The value of an investment in the fund, and any income from it, can fall as well as rise and investors may not get back the amount invested.
High-yield bond investors navigate many such landmines. Recent high-profile examples include UK travel operator, Thomas Cook, Belgian zinc producer, Nyrstar, and German wind turbine manufacturer, Senvion. All had one common denominator: an inability to repay debt obligations to their lenders.
The European high-yield bond market offers an enticing yield of 3.4 per cent. Relative to a 10-year UK government bond offering 0.7 per cent, this is an attractive pick-up in potential investment return.
But the returns are generous precisely because high-yield bonds are issued by companies which have a risk of defaulting on their debt obligations. As defaults can materially curtail returns, we spend a substantial amount of our time analysing the credit risk of the companies to which we lend.
We seek out resilient businesses with a strong competitive position, great management teams, solid environmental, social and corporate governance (ESG) credentials and an appropriate balance sheet for the business and industry risks that they’re facing. We stress-test our companies through ‘pre-mortem’ scenarios, constantly challenging our investment cases so that we avoid the losers and pick the winners. We are proud of the High Yield Bond Fund’s history of having much lower defaults relative to the market since its inception.
While the importance of avoiding defaults seems pretty clear, where does this leave the impact of macroeconomic factors in a high-yield bond portfolio? We are constantly bombarded by seemingly important newsflow – whether it’s on Brexit, geopolitical tensions, oil price moves, central bank decisions or the ongoing US-China trade war. Surely that counts for something?
In fact, the key risk for us is of distraction from our core task of credit analysis. Just because President Trump is currently favouring a trade deal with China, it doesn’t mean he will be supportive a few days later. In our view, it is best to acknowledge the resulting volatility, and move on. We have absolutely no macroeconomic overlays in our portfolios and no intention of introducing them.
We only take exogenous factors into account if they could have direct impacts on a company’s underlying resilience. For example, we sold Jaguar Land Rover bonds not long after the Brexit vote because we were concerned about the company’s competitive position, given its UK-centric manufacturing footprint, the potential for tariffs from abroad as well as more broad-based concerns about management’s strategy and high diesel product mix.
However, we continue to invest heavily in sterling-denominated high-yield bonds because we think companies like Virgin Media, Rothesay Life and the Co-operative Group are fundamentally sound. Brexit-related headlines are, all too often, a red herring.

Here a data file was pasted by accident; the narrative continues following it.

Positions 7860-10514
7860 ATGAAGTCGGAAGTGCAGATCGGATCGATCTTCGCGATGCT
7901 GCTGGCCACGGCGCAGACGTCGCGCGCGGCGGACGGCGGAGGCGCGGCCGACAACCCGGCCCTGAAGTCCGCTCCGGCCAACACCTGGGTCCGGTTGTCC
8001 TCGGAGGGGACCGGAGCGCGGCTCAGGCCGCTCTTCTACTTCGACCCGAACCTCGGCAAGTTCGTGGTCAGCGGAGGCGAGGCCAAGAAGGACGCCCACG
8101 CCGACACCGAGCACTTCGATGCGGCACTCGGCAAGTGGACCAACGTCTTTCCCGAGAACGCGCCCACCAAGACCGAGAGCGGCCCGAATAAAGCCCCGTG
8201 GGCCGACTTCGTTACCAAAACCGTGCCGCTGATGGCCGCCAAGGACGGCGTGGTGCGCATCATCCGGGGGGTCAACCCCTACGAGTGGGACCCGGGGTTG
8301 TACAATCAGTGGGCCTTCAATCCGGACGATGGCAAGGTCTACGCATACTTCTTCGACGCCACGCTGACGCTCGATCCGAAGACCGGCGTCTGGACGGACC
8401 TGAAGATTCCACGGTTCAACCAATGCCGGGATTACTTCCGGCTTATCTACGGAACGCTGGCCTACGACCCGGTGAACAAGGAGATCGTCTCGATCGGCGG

Another top-down theme attracting significant investor attention has been the trajectory of interest rates in developed markets. Taking a step back, there is a basic relationship in bond investing that says if interest rates go down, the price of bonds go up, and vice-versa. To benefit from movements in the discount rate, a bond investor can try to second-guess central banks.
It was fashionable, particularly in late-2018, to express a view that interest rates must rise back closer to pre-crisis levels after the end of quantitative easing. Many investors tilted their portfolios to reflect that view by buying short maturity bonds (which tend to outperform longer maturity bonds in such a scenario). This was not a good idea, because the opposite happened. The 10-year German Government Bond, which began the year at 0.2 per cent yield, has reached deeply negative territory at -0.3 per cent.
The current ‘trendy’ bet is that the Federal Reserve will continue to lower interest rates given the increasing risk of a recession in the USA – hence, many fund managers rotating into longer dollar-denominated bonds in order to potentially benefit. But what if the USA avoids a recession or the Federal Reserve doesn’t follow through?
Our approach to managing this challenge is simple – we take no view. Our analysis indicates that, for the high-yield asset class, these impacts are short-term, at best. We believe it is not worth our while trying to forecast which way interest rates will move next. We use the time we save by not worrying about macroeconomic analysis to pour our energy into researching companies who will stand the test of time when their bonds mature.
We focus on one question – is a company resilient enough to repay its debt obligations in a wide range of scenarios? If the answer is yes, and the yield on offer covers our risks, we lend to it.
The views expressed in this blog should not be considered as advice or a recommendation to buy, sell or hold a particular investment and it does not in any way constitute investment advice.
This communication was produced and approved on the stated date and has not been updated subsequently. It represents views held at the time of writing and may not reflect current thinking.
This blog contains information on investments which does not constitute independent investment research. Accordingly, it is not subject to the protections afforded to independent research and Baillie Gifford and its staff may have dealt in the investments concerned.
Bonds issued by companies and governments may be adversely affected by changes in interest rates, expectations of inflation and a decline in the creditworthiness of the bond issuer. The issuers of bonds in which the fund invests may not be able to pay the bond income as promised or could fail to repay the capital amount.
Issued by Baillie Gifford & Co Limited which is authorised and regulated by the Financial Conduct Authority (FCA).
Ref: 43456 IND WE 1499